Ukraine’s military has recaptured 6,000 square kilometers from Russia in a counteroffensive this month, President Volodymyr Zelenskiy said, while calling on the West to slap more sanctions on Moscow and speed up deliveries of weapons systems to allow Ukrainian troops to consolidate control over the regained territory.
“Since the start of September, our soldiers have already liberated 6,000 square kilometers of Ukrainian territory in the east and south, and we are moving further,” Zelenskiy said in his nightly address.
Six thousand square kilometers is about the equivalent to the combined area of the West Bank and Gaza.
“Strengthen sanctions — an eighth EU sanctions package is needed,” Zelenskiy said. “It is necessary to increase aid to Ukraine, first of all to speed up the provision of air-defense systems to our country.”
Russia-imposed official Vitaly Ganchev said earlier on September 12 on Russia’s state-run Rossia-24 that Ukrainian troops had retaken previously Russian-held areas in the north of Kharkiv, breaking through to the border with Russia, and that “about 5,000” civilians had been evacuated to Russia.
According to Ganchev, the Ukrainian military outnumbered Russian forces by 8-to-1 during the Ukrainian counteroffensive in the region that began last week.
Ganchev said “the situation is becoming more difficult by the hour,” adding that the border with Russia’s Belgorod region was now closed.
His unconfirmed comments came after the Ukrainian military overran the key Russian supply hubs of Izyum and Kupyansk, where the Kharkiv region’s Russia-installed administration had been based.
After Russia’s Defense Ministry published a map showing that Russian forces had almost entirely abandoned the Kharkiv region, the British Defense Ministry said in its latest intelligence bulletin on September 13 that one of Russia’s most prestigious armored units was among the ones withdrawn from Kharkiv.
The unit that was pulled back from Kharkiv, the 1st Guards Tank Army (1 GTA), British intelligence said, had already suffered severe losses in the early phase of the invasion.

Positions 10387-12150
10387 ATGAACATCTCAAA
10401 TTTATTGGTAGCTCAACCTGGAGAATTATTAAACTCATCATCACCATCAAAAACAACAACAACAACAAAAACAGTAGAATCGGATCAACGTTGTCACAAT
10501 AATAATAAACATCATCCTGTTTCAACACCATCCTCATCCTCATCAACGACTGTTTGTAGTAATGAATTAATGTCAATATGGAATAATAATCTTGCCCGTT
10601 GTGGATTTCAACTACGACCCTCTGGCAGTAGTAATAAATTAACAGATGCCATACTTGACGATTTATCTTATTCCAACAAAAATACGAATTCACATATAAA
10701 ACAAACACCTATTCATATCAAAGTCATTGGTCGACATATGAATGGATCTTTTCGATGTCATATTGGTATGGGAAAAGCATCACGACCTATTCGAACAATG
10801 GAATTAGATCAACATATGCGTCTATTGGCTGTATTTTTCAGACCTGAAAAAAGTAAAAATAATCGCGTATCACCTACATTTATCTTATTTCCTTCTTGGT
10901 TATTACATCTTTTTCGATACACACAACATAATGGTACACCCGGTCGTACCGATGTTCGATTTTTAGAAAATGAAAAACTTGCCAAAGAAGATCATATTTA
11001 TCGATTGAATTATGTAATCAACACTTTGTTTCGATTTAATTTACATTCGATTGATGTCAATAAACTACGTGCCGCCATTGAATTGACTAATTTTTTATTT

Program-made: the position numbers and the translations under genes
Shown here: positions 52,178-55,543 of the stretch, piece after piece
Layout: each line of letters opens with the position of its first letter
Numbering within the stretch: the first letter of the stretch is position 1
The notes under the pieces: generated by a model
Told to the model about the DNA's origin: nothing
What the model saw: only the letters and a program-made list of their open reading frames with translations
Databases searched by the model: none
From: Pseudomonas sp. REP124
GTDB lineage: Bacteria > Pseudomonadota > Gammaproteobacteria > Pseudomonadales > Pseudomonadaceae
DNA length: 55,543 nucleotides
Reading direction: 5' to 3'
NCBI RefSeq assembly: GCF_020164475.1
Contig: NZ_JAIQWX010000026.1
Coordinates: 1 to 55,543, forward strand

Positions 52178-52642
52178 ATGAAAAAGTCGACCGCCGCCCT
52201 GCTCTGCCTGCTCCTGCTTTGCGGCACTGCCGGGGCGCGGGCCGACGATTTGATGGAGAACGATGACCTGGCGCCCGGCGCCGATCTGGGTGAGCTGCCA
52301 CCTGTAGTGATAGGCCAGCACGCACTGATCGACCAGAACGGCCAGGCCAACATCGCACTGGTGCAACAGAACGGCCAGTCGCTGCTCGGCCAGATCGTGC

“The 1st GTA had been one of the most prestigious of Russia’s armies, allocated for the defense of Moscow, and intended to lead counterattacks in the case of a war with NATO,” British intel said.
“With 1 GTA and other Western Military District (WEMD) formations severely degraded, Russia’s conventional force designed to counter NATO is severely weakened,” the bulletin said, adding, “It will likely take years for Russia to rebuild this capability.”
WATCH: Russian artillery litters the fields in areas of the Kharkiv region that Ukrainian troops have taken back in the last few days. Ukrainian soldiers have posted videos of themselves raising Ukrainian flags on buildings and being greeted by grateful residents.
Ukrainian troops have shared videos of themselves raising Ukrainian flags on buildings in the Kharkiv region and being greeted by grateful residents. Some of the videos show pieces of Russian artillery and tanks left behind by fleeing troops.
But as Ukrainian troops push the counteroffensive, there were fears that it could trigger an even more violent response from Moscow. Russia already launched missile attacks that hit key civilian infrastructure, according to Ukrainian officials.
Problems with electricity and water were reported on September 11 in the Kharkiv, Sumy, Poltava, Zaporizhzhya, and Dnipropetrovsk regions, potentially impacting millions of people.
The city of Kharkiv lost water and electricity supplies due to renewed Russian shelling.
“The situation from last night has been repeated. Due to shelling, critical infrastructure facilities have been put out of action, and as a result, power has gone out in Kharkiv and the water supply was cut off,” Mayor Ihor Terekhov said on Telegram.
By early on September 12, Kyiv authorities said electric power and water supplies had been restored to some 80 percent in the Kharkiv region.
EU foreign policy chief Josep Borrell discussed the success of Ukraine’s counteroffensive with Ukrainian Foreign Minister Dmytro Kuleba on September 12.
“Our strategy is working: help Ukraine fight back, put pressure on Russia with sanctions and support partners around the world,” Borrell said.